According to yesterday’s massive Wikileaks info dump, Samsung smart TVs are reportedly susceptible to CIA hacks. Yeah, it’s some real life Jason Bourne stuff.
If the Wikileaks-hosted files are to be believed, the CIA has a TV malware program called Weeping Angel that may have been created during a collaboration with the agency’s British counterparts, MI5, back in 2014. The program would run like a normal TV App (think YouTube), but would also capture audio in the background (not video). It can also recover the WiFi keys used by the TV to later gain access to WiFi networks and any username/passwords stored on the TV browser.
“The tool appears to be under active development. The capabilities it boasts cannot currently capture video, according to the leaked docs,” Matthew Hickey, a security researcher and co-founder of Hacker House, said. “But that is a goal of the project. It can record audio but it does not stream it in real-time to the CIA. Instead it copies it off the TV as files.”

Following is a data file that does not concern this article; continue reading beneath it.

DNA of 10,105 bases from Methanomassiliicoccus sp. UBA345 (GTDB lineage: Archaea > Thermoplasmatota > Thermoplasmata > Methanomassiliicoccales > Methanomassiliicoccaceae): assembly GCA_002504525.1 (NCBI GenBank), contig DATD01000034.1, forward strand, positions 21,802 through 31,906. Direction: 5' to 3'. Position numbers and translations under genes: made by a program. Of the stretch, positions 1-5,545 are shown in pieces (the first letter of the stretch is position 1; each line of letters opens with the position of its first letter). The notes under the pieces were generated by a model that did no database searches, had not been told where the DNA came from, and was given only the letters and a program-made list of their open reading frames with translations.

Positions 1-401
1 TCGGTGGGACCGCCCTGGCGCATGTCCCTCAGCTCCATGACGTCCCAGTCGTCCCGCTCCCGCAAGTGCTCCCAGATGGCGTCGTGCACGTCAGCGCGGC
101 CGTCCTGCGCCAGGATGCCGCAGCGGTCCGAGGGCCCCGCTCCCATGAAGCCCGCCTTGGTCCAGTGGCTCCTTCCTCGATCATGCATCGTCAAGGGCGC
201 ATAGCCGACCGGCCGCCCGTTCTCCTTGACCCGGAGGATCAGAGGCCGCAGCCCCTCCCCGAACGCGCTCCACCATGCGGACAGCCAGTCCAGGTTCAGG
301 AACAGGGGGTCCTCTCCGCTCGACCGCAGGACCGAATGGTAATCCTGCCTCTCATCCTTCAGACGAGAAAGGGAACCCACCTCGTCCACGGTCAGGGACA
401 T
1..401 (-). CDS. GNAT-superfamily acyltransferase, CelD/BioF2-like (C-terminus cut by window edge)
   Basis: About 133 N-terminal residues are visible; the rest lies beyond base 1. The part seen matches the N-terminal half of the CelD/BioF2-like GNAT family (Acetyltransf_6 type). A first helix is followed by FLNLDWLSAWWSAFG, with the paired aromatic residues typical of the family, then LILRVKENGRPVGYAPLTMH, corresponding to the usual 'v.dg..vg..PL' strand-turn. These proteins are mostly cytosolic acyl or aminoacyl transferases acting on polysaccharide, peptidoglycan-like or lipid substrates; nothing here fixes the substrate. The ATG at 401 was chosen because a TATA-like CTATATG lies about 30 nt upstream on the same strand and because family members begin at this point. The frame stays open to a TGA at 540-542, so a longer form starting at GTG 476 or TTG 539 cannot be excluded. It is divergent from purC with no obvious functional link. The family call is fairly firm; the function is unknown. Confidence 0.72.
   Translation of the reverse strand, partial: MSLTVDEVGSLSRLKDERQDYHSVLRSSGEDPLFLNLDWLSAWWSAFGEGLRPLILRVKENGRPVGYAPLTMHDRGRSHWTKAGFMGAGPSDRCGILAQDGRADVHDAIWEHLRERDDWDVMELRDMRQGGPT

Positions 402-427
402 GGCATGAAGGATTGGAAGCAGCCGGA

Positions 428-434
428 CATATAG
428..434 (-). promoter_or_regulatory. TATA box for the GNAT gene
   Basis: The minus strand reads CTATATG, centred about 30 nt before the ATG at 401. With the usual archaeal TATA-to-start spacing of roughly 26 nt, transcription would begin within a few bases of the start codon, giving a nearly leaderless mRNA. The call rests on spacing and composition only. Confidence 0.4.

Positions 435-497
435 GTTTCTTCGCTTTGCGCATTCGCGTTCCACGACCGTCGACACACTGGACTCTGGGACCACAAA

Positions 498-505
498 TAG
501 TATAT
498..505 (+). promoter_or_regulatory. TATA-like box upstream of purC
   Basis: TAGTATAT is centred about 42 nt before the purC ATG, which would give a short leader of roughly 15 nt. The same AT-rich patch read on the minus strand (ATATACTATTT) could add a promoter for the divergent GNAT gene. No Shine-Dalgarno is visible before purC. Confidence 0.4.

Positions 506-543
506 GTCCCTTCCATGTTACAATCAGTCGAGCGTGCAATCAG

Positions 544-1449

How do you protect yourself from ‘Weeping Angel’ hack?
Hickey said updating the TV could disrupt the CIA’s surveillance, as no evidence suggests that the Weeping Malware runs on the latest firmware. As noted in one of Wikileaks’ files: “Updating firmware over internet may remove implant (not tested) or portions of the implant…Firmware version 1118+ eliminated the current USB installation method.”
Having said that, the same engineering notes includes a feature to “prevent updates,” meaning the CIA may have found a way to stop the Samsung device from updating automatically. Again, this all unconfirmed at the moment.
This is not the first time the Samsung Smart TV security features have come under fire. The FBI had previously successfully searched the Samsung TV of a suspect as part of an investigation into child sex abuse material, according to Forbes. In 2015, Samsung was suspected of sharing conversations recorded by the TV with third parties.
Whatever the case may be, remember to stay woke, my friends.